change). However, right around that time the job market dramatically
shrunk. I was stuck.

About a year later, a new project manager came. The QA person was bumped
upstairs to *be* a QA person, to her delight. They moved two developers
into the conference room that I used as an office, and realized that it
would be better to move us into cubicles. So things did get better.

I don't believe that the perceptions of technical writers and myself in
specific have greatly changed within that department, however. I have run
out of work in that department, but at least I had a good enough of a rep to
switch to another department where I am billable to many projects within the
company. It's not exactly my cup o' tea, but it is keeping me employed. I
miss working for companies that demanded quality, not just in spelling, but
in design of documentation. I miss the feeling when finally the developers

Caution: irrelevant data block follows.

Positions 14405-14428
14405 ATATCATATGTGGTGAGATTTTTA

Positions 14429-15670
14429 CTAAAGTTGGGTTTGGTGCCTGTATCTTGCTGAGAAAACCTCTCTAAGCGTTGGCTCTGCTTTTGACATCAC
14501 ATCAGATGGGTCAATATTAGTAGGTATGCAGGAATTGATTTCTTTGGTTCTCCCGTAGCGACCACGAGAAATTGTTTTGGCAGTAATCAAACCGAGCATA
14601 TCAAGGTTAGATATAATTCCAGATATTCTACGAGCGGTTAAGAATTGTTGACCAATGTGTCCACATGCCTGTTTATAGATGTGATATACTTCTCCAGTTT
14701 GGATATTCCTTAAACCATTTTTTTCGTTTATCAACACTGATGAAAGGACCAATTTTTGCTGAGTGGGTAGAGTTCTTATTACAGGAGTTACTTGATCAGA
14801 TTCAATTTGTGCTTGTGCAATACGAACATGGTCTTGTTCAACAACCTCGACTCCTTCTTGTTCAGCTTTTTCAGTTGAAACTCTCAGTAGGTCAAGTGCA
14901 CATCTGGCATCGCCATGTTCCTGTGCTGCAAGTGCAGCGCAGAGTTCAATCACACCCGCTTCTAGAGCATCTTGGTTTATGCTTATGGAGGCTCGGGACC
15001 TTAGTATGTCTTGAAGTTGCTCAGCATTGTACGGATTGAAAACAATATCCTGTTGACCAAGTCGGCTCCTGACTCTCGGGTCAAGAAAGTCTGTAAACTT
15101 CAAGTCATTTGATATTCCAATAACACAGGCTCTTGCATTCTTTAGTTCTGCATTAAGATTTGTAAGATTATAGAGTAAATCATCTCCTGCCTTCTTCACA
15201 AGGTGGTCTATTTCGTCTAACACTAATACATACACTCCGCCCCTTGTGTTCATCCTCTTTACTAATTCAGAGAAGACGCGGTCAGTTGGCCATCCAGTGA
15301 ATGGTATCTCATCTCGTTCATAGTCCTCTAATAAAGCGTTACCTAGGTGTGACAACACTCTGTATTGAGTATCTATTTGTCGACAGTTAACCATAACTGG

realized how smart I was and what I could do, and started respecting me.

To be fair, I have talked with others in this environment and many people
feel the same as I do. So I believe in this
company my problems are partly stemming from the corporate culture.

What would I do differently if I could re-do my first 6 months here? I

1) Use food and bribes more liberally to get SME reviews and information.

2) Get more help with my ensuing depression at the time. This would've
helped me be more assertive in trying to produce quality, in turn leading to
higher self esteem. It would've also avoided some of the brittleness I
experienced when the developers consistently confused me with the other
"writer", calling us by each other's names.